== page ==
The southern and eastern shores of the Great Lakes of North America are notorious for the heavy snowfall they receive each winter (Fig 1), especially from late November to early January. This is due to what is known as the lake-effect snow, and it may lead to large regional differences. For instance, 50 cm of snow may accumulate over the course of a few days near the shore, and 50 km from the lake shore the ground may be bare. Lake-effect snow occurs elsewhere as well, e.g. near Lake Baikal in Russia, but nowhere is it so pronounced and has it such an effect on ground and air transportation.
The local maxima in snowfall are not due to the proximity of mountains or an ocean. The difference is not because the southern and eastern shores are cooler than the surroundings, in fact they are slightly warmer than the other shores. Snowfall typically occurs in this area after the passage of a cold front, when synoptic factors are not conducive to precipitation. A schematic cartoon of the mechanisms involved in lake-effect snow is shown in Fig 2.
Fig 2 (below). Schematic diagram of how lake-effect snowfall is generated. Note that the temperatures shown are arbitrary. Lake-effect snow actually is more effective if both land and water temperatures are higher.
Fig 1. Annual snowfall in the Great Lakes region, in cumulative inches of fresh snow. 100'' = 2.5 m
In more detail, these are the mechanisms, ranked in usual order of importance
- Heating. The water of the Great Lakes lags behind the atmosphere in cooling through the fall and early winter. The heating from below results in static instability, especially during cold outbreaks. This instability mixes near-surface warm, moist air into the lowest 1 to 1.5 km, sometimes more. Rising air quickly reaches saturation, and the result is shallow cumuliform clouds, often aligned in bands parallel to the low-level wind. By January, ice covers most lakes, at least in part, cutting off or reducing the heat supply. Lake Erie often freezes entirely because it is more shallow.
- Moisture. The lake surface evaporates, which is very effective when the wind is strong and the air dry (Dalton's equation, Note 4.E). The cold air from Canada has a very low vapour pressure. Also, also strong winds cause spray, facilitating evaporation.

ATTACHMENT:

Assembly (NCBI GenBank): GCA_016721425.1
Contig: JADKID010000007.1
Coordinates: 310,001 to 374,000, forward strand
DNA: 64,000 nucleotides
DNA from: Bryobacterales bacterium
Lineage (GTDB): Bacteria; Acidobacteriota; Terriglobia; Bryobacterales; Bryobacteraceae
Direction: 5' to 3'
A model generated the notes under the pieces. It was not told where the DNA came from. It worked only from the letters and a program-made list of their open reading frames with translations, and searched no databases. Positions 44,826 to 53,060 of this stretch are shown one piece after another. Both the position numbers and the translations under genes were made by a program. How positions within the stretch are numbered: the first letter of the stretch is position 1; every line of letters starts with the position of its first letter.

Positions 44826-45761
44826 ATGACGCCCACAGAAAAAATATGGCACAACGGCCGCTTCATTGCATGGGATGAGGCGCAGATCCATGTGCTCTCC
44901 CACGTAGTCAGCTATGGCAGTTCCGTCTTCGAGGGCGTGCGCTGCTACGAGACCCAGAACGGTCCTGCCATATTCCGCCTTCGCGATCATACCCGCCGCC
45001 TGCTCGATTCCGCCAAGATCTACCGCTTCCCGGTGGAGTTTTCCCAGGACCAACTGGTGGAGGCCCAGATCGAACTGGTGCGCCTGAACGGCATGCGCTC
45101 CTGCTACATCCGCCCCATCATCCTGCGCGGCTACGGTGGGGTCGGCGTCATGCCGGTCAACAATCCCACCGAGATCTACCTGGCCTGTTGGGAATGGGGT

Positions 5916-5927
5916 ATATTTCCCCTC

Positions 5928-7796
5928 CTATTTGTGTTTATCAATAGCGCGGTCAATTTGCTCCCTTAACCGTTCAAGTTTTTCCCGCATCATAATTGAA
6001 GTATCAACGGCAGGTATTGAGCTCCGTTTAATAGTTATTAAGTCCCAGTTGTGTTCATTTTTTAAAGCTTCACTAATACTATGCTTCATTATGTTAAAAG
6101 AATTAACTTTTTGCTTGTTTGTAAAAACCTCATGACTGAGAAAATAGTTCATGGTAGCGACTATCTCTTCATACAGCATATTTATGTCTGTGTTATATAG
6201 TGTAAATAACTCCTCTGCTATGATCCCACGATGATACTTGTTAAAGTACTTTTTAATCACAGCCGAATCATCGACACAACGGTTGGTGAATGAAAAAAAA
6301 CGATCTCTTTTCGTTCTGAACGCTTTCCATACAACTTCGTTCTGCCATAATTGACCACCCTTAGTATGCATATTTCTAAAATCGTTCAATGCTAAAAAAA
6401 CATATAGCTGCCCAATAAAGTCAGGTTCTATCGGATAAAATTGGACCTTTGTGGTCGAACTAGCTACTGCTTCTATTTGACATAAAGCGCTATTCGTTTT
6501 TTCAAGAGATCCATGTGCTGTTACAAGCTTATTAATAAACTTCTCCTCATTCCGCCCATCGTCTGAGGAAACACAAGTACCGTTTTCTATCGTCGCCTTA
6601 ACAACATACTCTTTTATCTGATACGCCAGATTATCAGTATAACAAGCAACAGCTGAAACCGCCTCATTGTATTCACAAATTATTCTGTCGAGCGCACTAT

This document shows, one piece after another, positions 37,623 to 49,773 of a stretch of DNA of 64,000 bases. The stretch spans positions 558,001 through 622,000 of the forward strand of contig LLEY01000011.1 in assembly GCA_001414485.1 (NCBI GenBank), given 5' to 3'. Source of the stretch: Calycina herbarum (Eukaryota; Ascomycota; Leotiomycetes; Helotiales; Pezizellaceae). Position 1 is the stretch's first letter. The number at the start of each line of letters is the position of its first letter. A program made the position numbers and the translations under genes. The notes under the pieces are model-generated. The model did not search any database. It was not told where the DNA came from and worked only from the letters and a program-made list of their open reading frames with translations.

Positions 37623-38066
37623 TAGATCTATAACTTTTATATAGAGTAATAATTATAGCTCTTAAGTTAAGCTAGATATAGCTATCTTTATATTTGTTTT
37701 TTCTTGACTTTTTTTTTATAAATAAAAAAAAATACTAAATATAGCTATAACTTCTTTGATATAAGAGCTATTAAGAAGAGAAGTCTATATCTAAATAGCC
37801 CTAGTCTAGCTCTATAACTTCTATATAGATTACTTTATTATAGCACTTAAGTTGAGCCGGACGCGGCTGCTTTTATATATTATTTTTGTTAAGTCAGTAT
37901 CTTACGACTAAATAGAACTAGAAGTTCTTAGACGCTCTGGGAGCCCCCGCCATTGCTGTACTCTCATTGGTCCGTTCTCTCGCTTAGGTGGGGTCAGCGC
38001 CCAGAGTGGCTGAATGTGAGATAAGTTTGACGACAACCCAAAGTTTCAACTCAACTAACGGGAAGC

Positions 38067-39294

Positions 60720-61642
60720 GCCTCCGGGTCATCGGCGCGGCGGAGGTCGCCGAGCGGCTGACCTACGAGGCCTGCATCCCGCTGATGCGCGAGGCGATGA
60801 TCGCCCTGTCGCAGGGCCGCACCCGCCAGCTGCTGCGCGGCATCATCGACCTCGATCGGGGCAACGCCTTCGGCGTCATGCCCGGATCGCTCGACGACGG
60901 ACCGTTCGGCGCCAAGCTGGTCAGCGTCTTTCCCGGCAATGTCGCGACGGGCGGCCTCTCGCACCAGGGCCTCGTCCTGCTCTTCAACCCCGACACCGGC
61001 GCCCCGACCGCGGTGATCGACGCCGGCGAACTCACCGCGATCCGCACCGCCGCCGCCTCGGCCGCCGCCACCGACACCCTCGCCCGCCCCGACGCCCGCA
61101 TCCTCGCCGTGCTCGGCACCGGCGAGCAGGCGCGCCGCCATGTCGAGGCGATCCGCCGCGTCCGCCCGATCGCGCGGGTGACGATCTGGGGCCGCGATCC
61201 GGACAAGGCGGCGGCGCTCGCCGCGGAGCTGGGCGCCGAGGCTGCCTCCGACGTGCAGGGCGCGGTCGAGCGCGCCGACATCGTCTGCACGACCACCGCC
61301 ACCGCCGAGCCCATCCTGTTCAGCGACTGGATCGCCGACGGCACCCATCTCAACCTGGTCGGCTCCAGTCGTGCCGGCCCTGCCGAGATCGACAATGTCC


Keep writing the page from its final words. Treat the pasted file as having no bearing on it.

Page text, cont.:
- Wind Fetch. The length of trajectory of the wind across the lakes has a great bearing on the development of lake-effect snow. The greater distance the wind blows over the warm water, the greater the convection. Three of the five lakes, those with the most population centers, are relatively long and narrow. Winds blowing along the length of these lakes have a long trajectory over water, whereas a 30 degree windshift will bring the winds across the lake, not only shortening the trajectory considerably, but also moving the lake-effect snow to a different site
- Frictional Difference. The stress applied to the atmosphere from the surface is much greater over a rough land surface than over a relatively smooth lake water surface. When the surface winds blows from lake to land, it encounters increased friction, slowing the surface wind over the land, resulting in surface convergence and lifting. Since stress varies with the square of the wind speed, this effect is greater with strong winds.
- Upslope lift. In some localities, wind blowing from a lake onshore is forced to climb up hills. This is not a major factor in precipitation along the immediate lakeshore, but affects some more island locations. Certainly this effect is important in the case of Lake Baikal in Siberia.
- Land breeze. Sometimes the lake-effect snow is concentrated along a narrow band due to mesoscale flows around the lake, in particular a landbreeze from one or opposing shores, e.g. when a weak northerly gradient wind blows along Lake Michigan.
- Large-scale forcing (potential vorticity advection, isentropic uplift ...). The general cyclonic nature of an airmass, which supports development of precipitation anywhere, may enhance lake-effect snow.
Case study: 22 December, 1998
Examine the following images, all at 10 UTC (about 4 am local time)
Satellite infrared imagery: note the cold cloud tops of a frontal system, the surface temperature difference across this front, and the warm surface of the Great Lakes (where they are not cloud-covered, i.e. on the western side)
- Station observations: note the strong westerly/northwesterly winds around the Lakes, and snow records east of several Lakes. Also, a cold front is obvious in the southeast corner of the image, with southwesterly winds, temperatures above 60°
C) and high dewpoints ahead of the front and northwesterly winds, temperatures near freezing, and dry air behind the front
- Synoptic analysis: note the frontal rainband, the low associated with it, the cold front, and the lake-effect snow.
- Radar observations: shown is the radar reflectivity, blue values are the lowest (up to 20 dB) and green values higher (20-30 dB). The higher the reflectivity, the heavier the precipitation (Note 15.A). Several bands can be seen. Lake-effect snow is characterised by low reflectivities, even if the snowfall is heavy, because its clouds are shallow, so ground-based radars may look above the snow-generating clouds, even when they scan near the horizon, because of the Earth's curvature. The radar does not distinguish between rain and snow.
- Satellite visible imagery: note the several cloud bands. This picture was taken after daybreak, a few hours later, when the cold front has moved further east.
Lake Effect Snow. The Weather Resource (web site)